The daily Nebraskan. ([Lincoln, Neb.) 1901-current, March 05, 1904, Page 2, Image 2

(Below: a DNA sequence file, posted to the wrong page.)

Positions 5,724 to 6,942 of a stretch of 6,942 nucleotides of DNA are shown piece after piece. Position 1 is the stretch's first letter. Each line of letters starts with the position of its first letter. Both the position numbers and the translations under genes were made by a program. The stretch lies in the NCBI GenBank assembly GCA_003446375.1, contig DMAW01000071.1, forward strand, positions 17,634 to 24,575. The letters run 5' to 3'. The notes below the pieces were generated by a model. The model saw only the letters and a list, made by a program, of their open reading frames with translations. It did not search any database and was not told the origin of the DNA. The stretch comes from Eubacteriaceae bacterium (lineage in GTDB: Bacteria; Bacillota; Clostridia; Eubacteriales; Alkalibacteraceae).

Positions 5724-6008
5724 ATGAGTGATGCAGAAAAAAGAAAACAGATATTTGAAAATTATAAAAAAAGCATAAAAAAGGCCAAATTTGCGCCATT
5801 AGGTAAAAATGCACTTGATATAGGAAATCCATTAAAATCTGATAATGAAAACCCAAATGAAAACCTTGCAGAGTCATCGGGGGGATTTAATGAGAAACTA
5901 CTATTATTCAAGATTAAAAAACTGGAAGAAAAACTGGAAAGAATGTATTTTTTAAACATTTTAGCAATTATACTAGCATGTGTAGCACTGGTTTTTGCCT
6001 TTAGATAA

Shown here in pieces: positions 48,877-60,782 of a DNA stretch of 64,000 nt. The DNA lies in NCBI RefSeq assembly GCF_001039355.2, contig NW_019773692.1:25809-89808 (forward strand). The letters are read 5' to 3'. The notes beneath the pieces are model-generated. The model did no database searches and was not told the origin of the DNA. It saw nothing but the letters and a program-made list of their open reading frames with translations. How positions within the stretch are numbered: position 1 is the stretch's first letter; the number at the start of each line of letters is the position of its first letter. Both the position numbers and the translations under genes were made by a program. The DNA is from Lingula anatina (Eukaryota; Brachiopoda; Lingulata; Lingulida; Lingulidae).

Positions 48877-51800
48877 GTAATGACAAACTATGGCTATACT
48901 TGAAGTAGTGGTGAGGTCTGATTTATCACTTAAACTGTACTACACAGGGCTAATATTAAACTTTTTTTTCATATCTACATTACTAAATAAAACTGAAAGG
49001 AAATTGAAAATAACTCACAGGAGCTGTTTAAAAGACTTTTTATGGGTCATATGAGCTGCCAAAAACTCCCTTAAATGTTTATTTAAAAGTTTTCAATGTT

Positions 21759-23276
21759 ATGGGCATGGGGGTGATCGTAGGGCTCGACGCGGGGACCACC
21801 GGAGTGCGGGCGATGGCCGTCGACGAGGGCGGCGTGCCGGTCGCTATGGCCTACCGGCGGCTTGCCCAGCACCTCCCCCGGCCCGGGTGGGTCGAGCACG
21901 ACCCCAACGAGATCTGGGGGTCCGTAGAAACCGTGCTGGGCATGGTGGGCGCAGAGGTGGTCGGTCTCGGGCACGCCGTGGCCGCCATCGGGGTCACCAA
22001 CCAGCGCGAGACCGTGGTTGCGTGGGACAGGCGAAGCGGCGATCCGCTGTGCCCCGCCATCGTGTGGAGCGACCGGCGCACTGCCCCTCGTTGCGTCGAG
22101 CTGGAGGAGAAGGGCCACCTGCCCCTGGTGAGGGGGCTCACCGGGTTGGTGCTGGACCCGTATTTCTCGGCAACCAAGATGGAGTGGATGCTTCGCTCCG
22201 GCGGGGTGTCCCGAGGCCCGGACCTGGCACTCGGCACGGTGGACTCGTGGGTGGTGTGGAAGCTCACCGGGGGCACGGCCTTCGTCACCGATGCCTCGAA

m9- -f ' 'JfTTJWFIgBgg JglWsllllllTq WCT'wrvr'J y ' ' f " ?ir . i - rl - ttbe S a 1 1 flebraa&an BseS fc'. JBT..J ' ft- i ; i j & jf ) &. Si k t. :-:y rtts X ; fib is s ;' it- Wf ''- fc-., &' I' . ' ! WT ' ', r:,;: . I- 5, ooo Reward. i. The railroad company will pay five thousand dollars for any Information which will lead to the arrest of tho person or persons, who held up the east bound midnight express, threo miles west of , Iowa, on the night of tho first of Juno, 1878." This notice appeared In all tho lead ing Journals of tho country shortly af ter tho hold-up occurred. Tho hoat of a July day had becomo oppressive, and about the mlddlo of tho aftornoon, after making a hurried inspection of the hoist to see that everything was In running ordej, I loft the hot, close building with Its smell of oil, and clank of machinery, and taking a narrow foot path which led around the baso of a stoop hill, soon lost myself In tho deep, cool shadow of tho tall pines. I chose a secluded Bpot at tho foot of a great tree, and lay down on tho now, sweet scented plno needles which strewed the ground, and gazed up into tho clear blue sky, feeling at peace with all tho world. Light fleecy clouds floated across the face of tho sun, casting strange, fleet ing shadows on tho hill-side. Between the trunks of tho groat pines, I could catch a glimpse of tho hill which rode directly opposite mo In all the light and shadow of its gay summer attire. Tho light groon of tho over-quaking aspen, which faded Into tho darker color of tho wlld-chorry, and hazel and which In turn was absorbed by tho dark, heavy green of the pines. The warning bell in tho hoist clanged sharply and after a moment's pause., tho sharp, clear cut puff of tho ex haust could bo heard thorugh the still aftornoon air. I heard tho sound of footsteps and of some ono whistling softly a popular air on tho path be hind mo. and I turned about to see a woll- (Tressed man who had paused and was looking at me with a quizzical studying air as though ho would read mo through and through at first glance. Ho was a tall man, wearing a smooth face. His features were clear and good, from tho top of his stylish derby to tho sole of his well-fitting nvfordH. ho was well dressed, and my mind immediately pondered on the question of hlB being In this small, out of tho way corner of tho world, possibly In search of health from tho pure ox hlllaratlng air. Surely his appearance was not averso to tho solution, but in tho meanwhile, horo ho was. So I broke tho Bllonco with a cheerful salu tation. Ho answered mo with alacrity and camo forward. "Beautiful littlo spot," he remarked, as he seated himself upon tho ground at my Invitation. "Yes, rather," I responded, "but one grows weary of It; too monotonous." "Monotonous," he exclaimed. "Why it seems to mo to bo constantly chang ing. First the delicate suggestion of -the spring, then tho lull blown beauty of the summer, followed by tho Bcarlet and yellow and brown extremes, and lastly tho cold, still, whiteness of win ter. Ono hardly dees onought of each season to bo tlresom. Beautiful,," he continued to himself, gazing around. "Beautiful." I gazed at him In somo astonishment. What was this that had so mysterious ly como upon me to teach mo tho beau ty of myTilready well appreciated sur roundings? f "Been hero long?" I asked, after, a pause. He gave mo a quick, shafp look. "No," ho answered, with some re serve, "I arrived yesterday." Again a long pause, during which the warning boll In' tho hoist clanged Bharply.' Ho turned his head and lis tened a moment to the -"puff," "puff," of tho exhaust. "Must ho a mine near here," he said. "Yes," I answered, "tho ,,Holy Ter ror, just around the brow of the hill." "You connected with It?" I acknowledged that I was foreman of tho mill, and watched with wonder a look of strange relief pasB over his face. Tho hot aftornoon had gradually worn away as we sat there, the sup had climbed higher and higher up tho opposite . hill and a cool breeze came down tho narrow valley. "You Btaylng In town?" I askod, nodding in the direction of a clustor of small houses which bore the awo Inspiring namo, of "Witch Hollow." "Why, yes," ho answered. "Tho namo rather attracted me and I thought I might find a rostlng place horo." "Sure a jjood placo to rest," I re plied lightly, "If that Is what you want." I aroao'and began brushing the pine needles from my clothes as the hoist whlstlo Bcreamod out tho hour of six. I turned to my companion and held out my hand. "If wo are to walk to town together we might as well know each other's names. 'Mine is Williams, Frank Williams." His reply rather staggorod me. "You look llko ono who tended his own business and let other people tond theirs. Mine is Wats, John Wats." Wo shook hands In silenco, thereby binding a friendship. The end and out come of which wo either of us little guessed. II. Summer had given placo to bright, many colored autumn, which was be ginning to lose its brilliancy and the first advances of rude winter" were be ginning to bo noticeable, but still Wats remained in Witch Hollow. Speculations as to IiIb past and pres ent life, his object In coming to such an out of the way mining camp had long Binco boon abandoned as fruIt-4 leBs, for as ono of tho men about the mine had said: "You might as well try to mine gold In a pine tree as to get any Informa tion out of Wats." Despite his great reserve and mys terious past, for ho certainly had one, thlB strange man and myself had be como fast friends. I found him to bo tho possessor of no mean education He had traveled far and seen and learned many things of the varied ways and habits of that most interesting ani mal, man. Upon his travels he talked with perfect freedom, and very enter tainingly, but any attempt of mine to draw from him any history of his past life were repulsed with a kind firmness which showed them to be fu tile. The one day In the week which I had off duty we alwayB spent to gether, sometimes wandering over tho hills, sometimes reading together in a quiet spot, like children, laying on our backs in the soft plno needles, build ing great castlos in tho white cloudB that floated over our heads. Wo were returning one Sunday after noon from ono of these walks, when an Incident occurred which though It may Eeem trifling, has boon strongly im pressed upon my memory, because in It I now serf tho beginning of a most mysterious ending. Tho track of the railroad which ran through tho town made an abrupt turn around the brow of a hill, Just boforo entering the Witch Hollow, leaving only a small stretch of track vlBiblo from the station to the turn. Wats and I descended the hill Just below tho. curve and walked to wards tho track. I was a littlo In tho lead, and had just placed a foot be tweon the rails, when Wats seized me and jerked me back violently. "Are you stone deaf?" ho said, some what angrily, as I recovered myself. "Not that, I know of," I retorted. "Well you must be, If you didn't hear that train," ho Bald smilingly. By this time the train had had plen ty of time to round the curve, but no train appeared. "You must have been dreaming?" I said, laughing. "There wnajnc-. train, and besides, It's not train time lor two hours yet." I glanced at Wats. Ho had grown pale and his oyes were riveted on tho curve. "Como old man," I Bald, lightly. "Wako up, Wake up!" He' turned quickly, and tried to smile. "I must have been mistaken," he said In a low voice. "But I cer tainly heard that train. I certainly heard It." The following day the hoisting en gine at tho mino broke down, and 1 was kept very busy for the best part ot the week, during which time I saw nothing of Wats. On Friday night he sent' for mo. I found him In his room, confined tp his bed with an attack of mountain fover. Now I had seen, mountain fever be-r fore and knew what It meant, espe cially to a man like Wats, unused to tho country, so, as things wore run ning smoothly at ,tho hoist, I deter mined to lay off for a few weeks, and nurse this case myself. Tho physician employed by tho company for which I worked was a good one, and I hoped (Continued on page 6.) aAjQJLSAitSAiJjeAi THE P. D. SMITH CO. Carry all the best' grades of domestic coals, among which will find the Rex Lump at $7.25. Rock Spring, Wyoming Lump at $8.00, and the best Maitland you ever saw at $7.50. 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